For example broiling meats in the oven, frying till their outside is crispy, doing them well done on BBQ are all methods of cooking which produce a very high level of AGE's.
But slowly simmering meats in water, steaming them, only cooking the outsides to leave the middle raw, those are all ways of cooking that produce lesser amount harmful AGE's.
Its not like cooking is black and white process and the second you show a chicken leg to a cooking pan it turns into 100% poison, its a gradual process, so cooking less is not as good as raw, but not as bad as constant overcooking.

I am about 95% raw, the other 5% I eat cooked is rare times when I cook my meat (never cook non-meat sources), during the 5% when I cook my meat its cooked very lightly. For example Ontario chicken is something I will absolutely not eat raw, but once in a blue moon I want chicken, so I will take some chicken legs and simmer them lightly in water, I can then drink the resulting broth and eat the chicken. I also am starting to like my raw meat more aged these days - so the fact that I am adding tiny amounts off cooked meat once a week is NOT impeding my raw meat journey, so why should we not talk about it, its all about the journey...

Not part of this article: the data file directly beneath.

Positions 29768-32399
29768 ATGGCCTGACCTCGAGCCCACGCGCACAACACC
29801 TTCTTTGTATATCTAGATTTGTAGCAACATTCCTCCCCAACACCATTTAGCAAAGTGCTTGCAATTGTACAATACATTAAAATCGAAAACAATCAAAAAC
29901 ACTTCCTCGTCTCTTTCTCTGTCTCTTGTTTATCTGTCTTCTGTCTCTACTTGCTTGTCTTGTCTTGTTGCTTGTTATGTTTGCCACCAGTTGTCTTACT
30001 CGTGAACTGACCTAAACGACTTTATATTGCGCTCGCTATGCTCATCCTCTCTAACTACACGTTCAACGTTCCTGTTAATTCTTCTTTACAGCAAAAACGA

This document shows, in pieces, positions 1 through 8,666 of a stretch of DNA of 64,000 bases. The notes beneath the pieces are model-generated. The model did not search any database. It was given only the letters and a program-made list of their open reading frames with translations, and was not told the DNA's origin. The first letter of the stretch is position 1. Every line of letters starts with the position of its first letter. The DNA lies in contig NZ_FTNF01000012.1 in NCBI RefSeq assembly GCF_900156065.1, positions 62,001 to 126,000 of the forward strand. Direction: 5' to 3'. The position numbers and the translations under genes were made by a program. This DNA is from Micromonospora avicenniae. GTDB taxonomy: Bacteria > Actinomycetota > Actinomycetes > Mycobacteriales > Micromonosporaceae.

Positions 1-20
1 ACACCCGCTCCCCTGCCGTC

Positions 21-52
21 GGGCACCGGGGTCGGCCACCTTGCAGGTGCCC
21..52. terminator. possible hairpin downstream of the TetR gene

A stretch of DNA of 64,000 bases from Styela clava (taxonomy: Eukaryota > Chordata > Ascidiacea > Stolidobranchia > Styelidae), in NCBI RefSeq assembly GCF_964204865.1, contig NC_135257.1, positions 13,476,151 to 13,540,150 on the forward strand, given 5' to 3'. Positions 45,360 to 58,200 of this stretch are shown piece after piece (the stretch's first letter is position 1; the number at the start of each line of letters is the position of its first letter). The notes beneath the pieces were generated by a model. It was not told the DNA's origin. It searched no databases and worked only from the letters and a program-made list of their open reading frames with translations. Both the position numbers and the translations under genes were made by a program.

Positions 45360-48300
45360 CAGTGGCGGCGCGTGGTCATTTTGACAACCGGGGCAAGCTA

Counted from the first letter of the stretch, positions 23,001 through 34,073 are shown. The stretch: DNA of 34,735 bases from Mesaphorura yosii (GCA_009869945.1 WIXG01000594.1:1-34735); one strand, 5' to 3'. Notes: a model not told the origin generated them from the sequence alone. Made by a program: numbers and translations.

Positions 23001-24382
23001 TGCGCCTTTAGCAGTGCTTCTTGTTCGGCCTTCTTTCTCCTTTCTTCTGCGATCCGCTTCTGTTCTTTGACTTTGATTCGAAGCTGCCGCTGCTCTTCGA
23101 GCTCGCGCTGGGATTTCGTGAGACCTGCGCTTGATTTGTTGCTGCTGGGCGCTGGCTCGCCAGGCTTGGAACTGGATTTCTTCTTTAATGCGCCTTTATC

I'm still fond of/attached to a bit of "browned" and "crispy" texture, etc, though. But I eat very little cooked anymore now apart from the browned surface of meat...

I find a good way to eat red meat crispy and 100% raw is to cut it into smaller chunks and leave it in open air in the fridge or hang it to let it air dry and it gets harder texture on the outside. After doing that I like it better then fresh meat. With raw fish though I like it fresh raw. Try aging it you may like it better that way raw. Sometimes I just leave it in my room over night and the whole day without the fridge after already leaving it to age in the fridge and it gets more aged faster that way, eating this kind of meat never caused me any stomach issues so far.

On another note... I have read in numerous places that early humans also scavenged a lot, which would make sense as to why most people like their raw meat at least somewhat aged and get good effects from it.

Offline PaleoPhil

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Re: duck fat
« Reply #19 on: October 17, 2010, 03:05:21 am »
Well this is in Hot Topics forum which states in its description that discussion of non-RAF is allowed on this part of the forum.
Secondly, not everyone wanting to eat more raw can just switch to 100% not cooking their meat overnight. ....